In hopes of revolutionizing implant technology, researchers have developed a new neural interface that has great potentials to improve the efficiency of future brain-computer interfaces. According to a today’s post on medicalxpress.com the new neural electrodes are delicate enough not to damage nerve tissue, but resilient enough to last decades. Made from a single carbon fiber and coated with chemicals the technology is believed to be fully resistant to the brain.
The main problem that neurons have with electrodes is that they make terrible neighbors. The new carbon fiber electrodes could eventually be used to send signals to prosthetic limbs, overcoming inflammation larger electrodes cause that damages both the brain and the electrodes.
The carbon microthread electrode is the thinnest electrode ever, only about 7 micrometers in diameter, which is about 100 times as thin as the conventional metal electrodes used to study animal brains. Developed at the University of Michigan, the electrode is 10 times smaller than the nearest competition and could make long-term measurements of neural activity practical at last.
The new electrode is unobtrusive and even friendly in comparison. It is a thread of highly conductive carbon fiber, coated in plastic to block out signals from other neurons. The conductive gel pad at the end cozies up to soft cell membranes, and that close connection means the signals from brain cells come in much clearer.
Electrical impulses travel through the brain by movements of ions, or atoms with electric charges, and the signals move through the gel in the same way. On the other side, the carbon fiber responds to the ions by moving electrons, effectively translating the brain’s signal into the language of electronic devices.
“Because these devices are so small, we can combine them with emerging optical techniques to visually observe what the cells are doing in the brain while listening to their electrical signals,” said Takashi Kozai, who led the project as a student in the laboratory of Daryl Kipke, a professor of biomedical engineering.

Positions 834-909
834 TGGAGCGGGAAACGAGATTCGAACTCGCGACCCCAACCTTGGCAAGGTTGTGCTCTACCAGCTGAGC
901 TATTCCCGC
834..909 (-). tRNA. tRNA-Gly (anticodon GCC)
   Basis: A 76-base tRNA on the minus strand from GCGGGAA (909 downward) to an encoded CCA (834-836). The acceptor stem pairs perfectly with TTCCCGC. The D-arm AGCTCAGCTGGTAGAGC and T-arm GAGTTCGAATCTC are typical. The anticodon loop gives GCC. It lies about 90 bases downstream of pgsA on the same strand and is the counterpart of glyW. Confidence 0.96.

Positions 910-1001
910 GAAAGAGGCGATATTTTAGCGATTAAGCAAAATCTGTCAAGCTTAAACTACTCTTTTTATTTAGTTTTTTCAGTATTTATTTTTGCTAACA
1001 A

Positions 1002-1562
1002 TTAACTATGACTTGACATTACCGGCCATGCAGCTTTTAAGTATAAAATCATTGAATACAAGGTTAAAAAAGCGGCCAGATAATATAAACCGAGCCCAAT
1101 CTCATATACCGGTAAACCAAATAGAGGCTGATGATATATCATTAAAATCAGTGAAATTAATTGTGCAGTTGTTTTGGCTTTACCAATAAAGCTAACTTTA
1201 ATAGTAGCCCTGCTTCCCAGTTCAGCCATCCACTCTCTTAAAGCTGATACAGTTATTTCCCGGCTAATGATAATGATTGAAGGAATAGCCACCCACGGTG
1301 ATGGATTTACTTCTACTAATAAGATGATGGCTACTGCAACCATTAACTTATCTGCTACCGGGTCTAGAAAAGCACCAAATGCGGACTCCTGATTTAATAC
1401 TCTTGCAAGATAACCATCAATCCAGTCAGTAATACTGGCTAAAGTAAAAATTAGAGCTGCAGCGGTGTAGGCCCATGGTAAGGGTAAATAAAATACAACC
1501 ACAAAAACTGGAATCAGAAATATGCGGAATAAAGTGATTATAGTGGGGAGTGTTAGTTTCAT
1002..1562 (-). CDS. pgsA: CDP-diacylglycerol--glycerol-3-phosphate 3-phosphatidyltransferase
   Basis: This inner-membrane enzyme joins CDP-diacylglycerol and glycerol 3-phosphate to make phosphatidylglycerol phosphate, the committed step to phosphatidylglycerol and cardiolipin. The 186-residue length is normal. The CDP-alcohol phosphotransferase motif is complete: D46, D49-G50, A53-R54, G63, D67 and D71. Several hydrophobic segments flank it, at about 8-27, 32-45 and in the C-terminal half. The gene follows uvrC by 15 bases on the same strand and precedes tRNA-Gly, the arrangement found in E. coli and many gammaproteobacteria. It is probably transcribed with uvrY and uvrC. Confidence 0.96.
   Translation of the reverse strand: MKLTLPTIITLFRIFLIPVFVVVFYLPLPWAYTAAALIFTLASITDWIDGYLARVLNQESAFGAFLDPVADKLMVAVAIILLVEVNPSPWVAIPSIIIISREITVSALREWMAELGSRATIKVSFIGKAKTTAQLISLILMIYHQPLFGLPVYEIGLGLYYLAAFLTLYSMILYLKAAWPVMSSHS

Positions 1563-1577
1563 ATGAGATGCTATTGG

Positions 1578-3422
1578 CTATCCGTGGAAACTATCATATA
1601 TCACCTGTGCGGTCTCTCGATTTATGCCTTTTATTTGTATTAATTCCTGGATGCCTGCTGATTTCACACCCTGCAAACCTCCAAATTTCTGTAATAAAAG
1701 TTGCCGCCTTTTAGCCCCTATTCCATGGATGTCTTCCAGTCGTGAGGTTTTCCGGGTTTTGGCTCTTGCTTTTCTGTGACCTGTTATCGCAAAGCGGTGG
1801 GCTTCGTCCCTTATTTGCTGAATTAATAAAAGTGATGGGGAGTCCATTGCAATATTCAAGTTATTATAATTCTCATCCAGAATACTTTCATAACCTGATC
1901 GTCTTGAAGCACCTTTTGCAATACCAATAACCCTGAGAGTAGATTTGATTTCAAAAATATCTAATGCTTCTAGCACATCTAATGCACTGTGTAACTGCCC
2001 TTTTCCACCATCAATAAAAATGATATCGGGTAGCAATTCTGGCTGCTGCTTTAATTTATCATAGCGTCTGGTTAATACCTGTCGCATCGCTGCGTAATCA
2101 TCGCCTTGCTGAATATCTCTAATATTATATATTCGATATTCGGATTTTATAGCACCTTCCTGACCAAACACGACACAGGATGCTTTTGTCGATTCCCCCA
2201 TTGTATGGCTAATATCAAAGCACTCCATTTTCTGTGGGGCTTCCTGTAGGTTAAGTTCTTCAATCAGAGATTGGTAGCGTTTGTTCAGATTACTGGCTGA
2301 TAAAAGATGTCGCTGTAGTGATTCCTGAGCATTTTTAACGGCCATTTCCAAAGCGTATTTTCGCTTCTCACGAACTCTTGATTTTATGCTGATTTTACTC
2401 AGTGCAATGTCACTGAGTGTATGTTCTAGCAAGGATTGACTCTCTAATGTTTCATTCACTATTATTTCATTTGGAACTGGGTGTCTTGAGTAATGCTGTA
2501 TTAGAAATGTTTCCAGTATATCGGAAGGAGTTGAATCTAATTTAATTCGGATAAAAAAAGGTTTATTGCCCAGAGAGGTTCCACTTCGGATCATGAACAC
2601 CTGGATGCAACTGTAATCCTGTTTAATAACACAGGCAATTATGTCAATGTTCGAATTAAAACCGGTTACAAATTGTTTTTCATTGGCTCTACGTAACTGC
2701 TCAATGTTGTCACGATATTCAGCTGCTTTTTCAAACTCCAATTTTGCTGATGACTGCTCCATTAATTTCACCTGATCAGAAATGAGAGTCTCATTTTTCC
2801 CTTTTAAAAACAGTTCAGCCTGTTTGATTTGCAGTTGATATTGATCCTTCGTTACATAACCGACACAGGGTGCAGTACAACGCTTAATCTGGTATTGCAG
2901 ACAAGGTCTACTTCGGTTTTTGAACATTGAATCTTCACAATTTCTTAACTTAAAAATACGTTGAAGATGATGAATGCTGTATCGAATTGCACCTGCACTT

“This will unlock new understanding of how the brain works on the cellular and network level.” Kipke stressed that the electrode that the team tested is not a clinical trial-ready device, but it shows that efforts to shrink electrodes toward the size of brain cells are paying off.
In order to listen to a neuron for long, or help people control a prosthetic as they do a natural limb, the electrodes need to be able to survive for years in the brain without doing significant damage. With only six weeks of testing, the team couldn’t say for sure how the electrode would fare in the long term, but the results were promising.
To demonstrate how well the electrode listens in on real neurons, Kipke’s team implanted it into the brains of rats. The electrode’s narrow profile allows it to focus on just one neuron, and the team saw this in the sharp electrical signals coming through the fiber. They weren’t getting a muddle of multiple neurons in conversation.
In addition to picking up specific signals to send to prosthetics, listening to single neurons could help tease out many of the brain’s big puzzles in the future.